If the U.S. labor movement increasingly found itself on shaky ground in the late 1960s, Vietnamese labor faced far worse problems. The creation of a USAID-sponsored Labor Institute in South Vietnam undermined the autonomy of both the U.S. and the Vietnamese labor movements and ultimately did more political harm than practical good. The AFL-CIO continued to struggle with maintaining a façade of autonomy despite publicly taking USAID funds and found itself running out of viable options for supporting the development of South Vietnamese labor without compromising the CVT's autonomy by funding the Institute or fueling antiwar sentiment at home by criticizing the South Vietnamese government. For Vietnamese labor leaders, the consequences were more dire. Despite recognizing the need for American financial support, Tran Quoc Buu, Meany's counterpart in the CVT, remained fearful of appearing the lackey of foreigners. More frustrating than a potential loss of face was the CVT's failure to accomplish any meaningful domestic reform. South Vietnamese President Nguyen Van Thieu proved an unreliable ally. Although he formed the Lien Minh, a coalition that aimed to organize the more than 100 political organizations in South Vietnam, including the CVT, the organization failed miserably because its façade of neutrality was undermined by the presence of many politicians in leadership positions. More troubling, violence plagued the CVT's attempts to organize; the South Vietnamese police force brutally repressed a series of strikes in 1968, and the Viet Cong executed labor leaders during the Tet Offensive.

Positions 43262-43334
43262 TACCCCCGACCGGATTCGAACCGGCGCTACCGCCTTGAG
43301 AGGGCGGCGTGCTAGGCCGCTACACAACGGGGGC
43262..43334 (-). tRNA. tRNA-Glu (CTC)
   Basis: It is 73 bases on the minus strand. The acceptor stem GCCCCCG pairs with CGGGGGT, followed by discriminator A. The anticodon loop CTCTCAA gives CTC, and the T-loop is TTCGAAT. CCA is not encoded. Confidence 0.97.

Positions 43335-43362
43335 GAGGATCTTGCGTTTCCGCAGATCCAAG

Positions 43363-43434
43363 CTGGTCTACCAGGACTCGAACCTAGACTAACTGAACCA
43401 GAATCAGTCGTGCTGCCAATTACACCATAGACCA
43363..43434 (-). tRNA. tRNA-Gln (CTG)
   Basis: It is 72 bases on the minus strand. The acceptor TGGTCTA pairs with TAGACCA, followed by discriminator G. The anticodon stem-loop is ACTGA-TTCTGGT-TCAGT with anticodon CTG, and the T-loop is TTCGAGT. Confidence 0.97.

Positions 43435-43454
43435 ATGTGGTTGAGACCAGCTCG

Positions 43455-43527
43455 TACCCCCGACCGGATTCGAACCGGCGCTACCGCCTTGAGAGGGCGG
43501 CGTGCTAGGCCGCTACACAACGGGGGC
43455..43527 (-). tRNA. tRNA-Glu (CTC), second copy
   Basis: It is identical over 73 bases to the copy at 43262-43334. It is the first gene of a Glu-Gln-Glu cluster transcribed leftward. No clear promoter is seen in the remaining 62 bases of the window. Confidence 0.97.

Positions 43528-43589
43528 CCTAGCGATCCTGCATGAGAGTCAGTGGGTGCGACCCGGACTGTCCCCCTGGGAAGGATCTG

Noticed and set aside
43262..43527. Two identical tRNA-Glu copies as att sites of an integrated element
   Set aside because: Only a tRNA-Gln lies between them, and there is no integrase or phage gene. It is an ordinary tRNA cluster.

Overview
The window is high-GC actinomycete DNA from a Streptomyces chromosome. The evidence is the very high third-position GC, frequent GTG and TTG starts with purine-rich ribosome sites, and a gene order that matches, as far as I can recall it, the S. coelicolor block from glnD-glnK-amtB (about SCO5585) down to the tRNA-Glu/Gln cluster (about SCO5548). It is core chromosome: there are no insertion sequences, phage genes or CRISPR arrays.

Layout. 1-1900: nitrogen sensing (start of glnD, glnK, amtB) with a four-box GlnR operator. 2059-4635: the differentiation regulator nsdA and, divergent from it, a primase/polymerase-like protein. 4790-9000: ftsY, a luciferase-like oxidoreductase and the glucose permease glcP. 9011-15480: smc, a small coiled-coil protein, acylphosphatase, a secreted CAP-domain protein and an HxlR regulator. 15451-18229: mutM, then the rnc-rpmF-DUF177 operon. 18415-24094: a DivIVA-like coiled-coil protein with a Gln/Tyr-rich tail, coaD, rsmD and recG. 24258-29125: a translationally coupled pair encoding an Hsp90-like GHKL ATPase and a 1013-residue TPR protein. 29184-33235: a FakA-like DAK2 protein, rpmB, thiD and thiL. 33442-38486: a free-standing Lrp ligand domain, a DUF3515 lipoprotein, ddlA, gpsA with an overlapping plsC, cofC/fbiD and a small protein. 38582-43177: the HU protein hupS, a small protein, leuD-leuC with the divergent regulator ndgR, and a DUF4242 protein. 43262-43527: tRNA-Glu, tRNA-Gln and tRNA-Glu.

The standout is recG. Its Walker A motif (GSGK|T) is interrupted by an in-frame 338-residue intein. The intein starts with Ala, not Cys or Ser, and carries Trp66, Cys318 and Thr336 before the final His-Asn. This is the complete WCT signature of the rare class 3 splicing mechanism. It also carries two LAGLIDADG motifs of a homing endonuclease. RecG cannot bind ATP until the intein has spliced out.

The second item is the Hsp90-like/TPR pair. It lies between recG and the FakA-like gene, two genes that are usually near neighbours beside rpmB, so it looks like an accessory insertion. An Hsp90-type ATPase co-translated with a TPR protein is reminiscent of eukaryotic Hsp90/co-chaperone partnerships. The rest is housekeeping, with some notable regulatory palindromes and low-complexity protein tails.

Wehrle argues that labor's continuing support for the war and the CVT led to its near complete political isolation by the end of the War. The problems that the AFL-CIO faced by 1968 worsened in the 1970s. Nixon sought organized labor's support of his war policies and succeeded somewhat with his "Blue-Collar Strategy." However, labor unions criticized his economic policies, and the antiwar movement both within organized labor and on the Left as a whole attacked the AFL-CIO leadership's support of Nixon’s foreign policy. Although Wehrle's claim that labor’s support for the war was based on more than myopic anticommunism is born out by the complexities that he dissects in the preceding chapters, his post-1972 portrait of George Meany presents an out-of-touch stalwart incapable of adapting to political reality. Meany's continuing support for Nixon, anticommunism, and Free Trade Unionism during the 1972 election and his lobbying for congressional appropriations for Vietnam as late as 1975 left him largely isolated from both union members--almost all of whom were significantly younger than the leadership--and the remnants of the New Left. Just how far labor's leadership had shifted is perhaps best demonstrated in Wehrle's observation that many advisors to George Meany, who had had weekly phone conferences with Johnson, later worked in the Reagan administration.